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Sensory garden provides ‘me time’ moments at busy airlift hub in Tokyo

Yokota High School student Emma Remley works in a sensory garden she designed at Yokota Air Base, Japan, Monday, Nov. 26, 2018.

THERON GODBOLD/STARS AND STRIPES

By THERON GODBOLD | STARS AND STRIPES Published: November 30, 2018

YOKOTA AIR BASE, Japan — A new sensory garden is providing a place for visitors to enjoy some quiet time at the busy home of U.S. Forces Japan in western Tokyo.

Emma Remley — the Yokota High School sophomore and Girl Scout who created the garden — said she conceived the idea earlier this year as a sanctuary for autistic children. Such gardens — which stimulate sight, sound, touch and taste — allow those with autism to explore their senses in a safe but stimulating environment.

However, with so few of the special-needs kids at Yokota, Remley’s sensory garden has morphed into a space for anyone to enjoy. More than 40 visitors have signed the garden’s logbook since it opened in late October.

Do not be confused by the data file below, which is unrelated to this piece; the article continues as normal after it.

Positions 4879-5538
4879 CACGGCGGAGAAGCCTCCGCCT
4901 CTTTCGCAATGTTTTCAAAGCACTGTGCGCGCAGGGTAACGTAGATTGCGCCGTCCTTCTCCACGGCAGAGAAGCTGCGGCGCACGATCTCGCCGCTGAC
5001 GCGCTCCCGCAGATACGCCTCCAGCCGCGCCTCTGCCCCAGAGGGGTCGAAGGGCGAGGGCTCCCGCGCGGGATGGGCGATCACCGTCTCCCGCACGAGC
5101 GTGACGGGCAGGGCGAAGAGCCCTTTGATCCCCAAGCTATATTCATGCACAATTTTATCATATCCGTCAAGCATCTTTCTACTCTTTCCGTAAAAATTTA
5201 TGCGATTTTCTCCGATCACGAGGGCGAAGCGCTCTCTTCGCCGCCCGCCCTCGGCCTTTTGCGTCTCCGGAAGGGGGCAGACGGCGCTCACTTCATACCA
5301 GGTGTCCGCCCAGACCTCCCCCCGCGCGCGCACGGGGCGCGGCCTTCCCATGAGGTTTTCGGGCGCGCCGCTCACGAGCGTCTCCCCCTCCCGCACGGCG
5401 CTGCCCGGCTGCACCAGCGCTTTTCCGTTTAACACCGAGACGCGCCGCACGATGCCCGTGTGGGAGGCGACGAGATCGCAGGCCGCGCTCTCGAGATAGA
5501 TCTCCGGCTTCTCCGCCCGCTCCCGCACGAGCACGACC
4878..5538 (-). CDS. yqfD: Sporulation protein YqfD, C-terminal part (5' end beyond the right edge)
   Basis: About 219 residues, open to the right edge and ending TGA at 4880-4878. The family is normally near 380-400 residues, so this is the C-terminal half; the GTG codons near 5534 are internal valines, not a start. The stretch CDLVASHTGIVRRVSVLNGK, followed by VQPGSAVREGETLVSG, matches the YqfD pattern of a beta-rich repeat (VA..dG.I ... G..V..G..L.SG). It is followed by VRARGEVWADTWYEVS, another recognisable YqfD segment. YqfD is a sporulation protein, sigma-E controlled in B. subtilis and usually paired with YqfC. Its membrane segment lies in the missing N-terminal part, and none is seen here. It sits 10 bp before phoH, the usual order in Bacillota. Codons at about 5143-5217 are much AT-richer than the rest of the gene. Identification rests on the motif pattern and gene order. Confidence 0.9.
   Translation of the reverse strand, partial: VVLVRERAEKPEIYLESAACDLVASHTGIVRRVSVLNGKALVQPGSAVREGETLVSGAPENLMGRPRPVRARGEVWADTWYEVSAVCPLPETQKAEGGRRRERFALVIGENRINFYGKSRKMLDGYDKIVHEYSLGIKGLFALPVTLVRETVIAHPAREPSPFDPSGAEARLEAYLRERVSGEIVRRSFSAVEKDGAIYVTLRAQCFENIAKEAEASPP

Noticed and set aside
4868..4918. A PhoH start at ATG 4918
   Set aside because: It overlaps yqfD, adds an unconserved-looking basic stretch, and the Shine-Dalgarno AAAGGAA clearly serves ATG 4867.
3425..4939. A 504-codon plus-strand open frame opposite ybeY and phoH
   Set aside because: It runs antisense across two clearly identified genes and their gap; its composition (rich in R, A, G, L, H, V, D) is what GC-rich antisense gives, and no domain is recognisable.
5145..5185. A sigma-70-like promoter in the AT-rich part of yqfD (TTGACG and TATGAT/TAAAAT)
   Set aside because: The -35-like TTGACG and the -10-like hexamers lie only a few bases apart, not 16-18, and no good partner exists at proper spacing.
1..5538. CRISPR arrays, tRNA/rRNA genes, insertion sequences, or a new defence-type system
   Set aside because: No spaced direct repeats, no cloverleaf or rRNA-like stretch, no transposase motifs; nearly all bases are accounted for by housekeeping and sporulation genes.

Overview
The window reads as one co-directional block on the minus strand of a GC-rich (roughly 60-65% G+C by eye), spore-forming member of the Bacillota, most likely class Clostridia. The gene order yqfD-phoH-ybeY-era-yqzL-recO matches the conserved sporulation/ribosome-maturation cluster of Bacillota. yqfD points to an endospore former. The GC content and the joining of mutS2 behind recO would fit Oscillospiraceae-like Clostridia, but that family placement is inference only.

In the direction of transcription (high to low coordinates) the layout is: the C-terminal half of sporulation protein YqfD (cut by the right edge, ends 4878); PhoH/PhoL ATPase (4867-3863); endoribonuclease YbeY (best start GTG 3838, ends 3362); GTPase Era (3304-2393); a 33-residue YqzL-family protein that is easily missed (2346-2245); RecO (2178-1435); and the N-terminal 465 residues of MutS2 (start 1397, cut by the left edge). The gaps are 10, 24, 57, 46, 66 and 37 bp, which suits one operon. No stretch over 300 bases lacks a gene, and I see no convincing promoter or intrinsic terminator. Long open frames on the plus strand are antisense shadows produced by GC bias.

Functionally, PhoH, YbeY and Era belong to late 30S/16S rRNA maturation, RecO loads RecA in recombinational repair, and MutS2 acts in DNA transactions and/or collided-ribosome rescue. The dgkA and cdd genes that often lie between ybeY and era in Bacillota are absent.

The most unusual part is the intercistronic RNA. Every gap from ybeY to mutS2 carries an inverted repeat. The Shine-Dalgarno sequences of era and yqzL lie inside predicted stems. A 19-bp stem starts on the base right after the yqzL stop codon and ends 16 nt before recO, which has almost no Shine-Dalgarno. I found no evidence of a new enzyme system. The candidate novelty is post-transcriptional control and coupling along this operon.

“It’s a good place for folks to come to take a little me time,” said Chief Master Sgt. Elvin Young, 374th Airlift Wing command chief.

Remley raised nearly $1,000 from donations and babysitting and started construction on Yokota’s west side over the summer. She planted a variety of plants, including basil, lemongrass and rosemary.

She chose each plant for its sensory attribute, such as texture, scent or color. For example, tall grass was chosen for the sound it makes when wind blows through it.

Remley plans to cite her work on the garden as part of her application for a Gold Award — the Girl Scouts’ highest achievement.

Learn more about the sensory garden at https://yokotasensorygarden.wixsite.com/mysite.

godbold.theron@stripes.com

Emma Remley, a Yokota High School student, tends the sensory garden she designed at Yokota Air Base, Japan, Monday, Nov. 26, 2018.
THERON GODBOLD/STARS AND STRIPES

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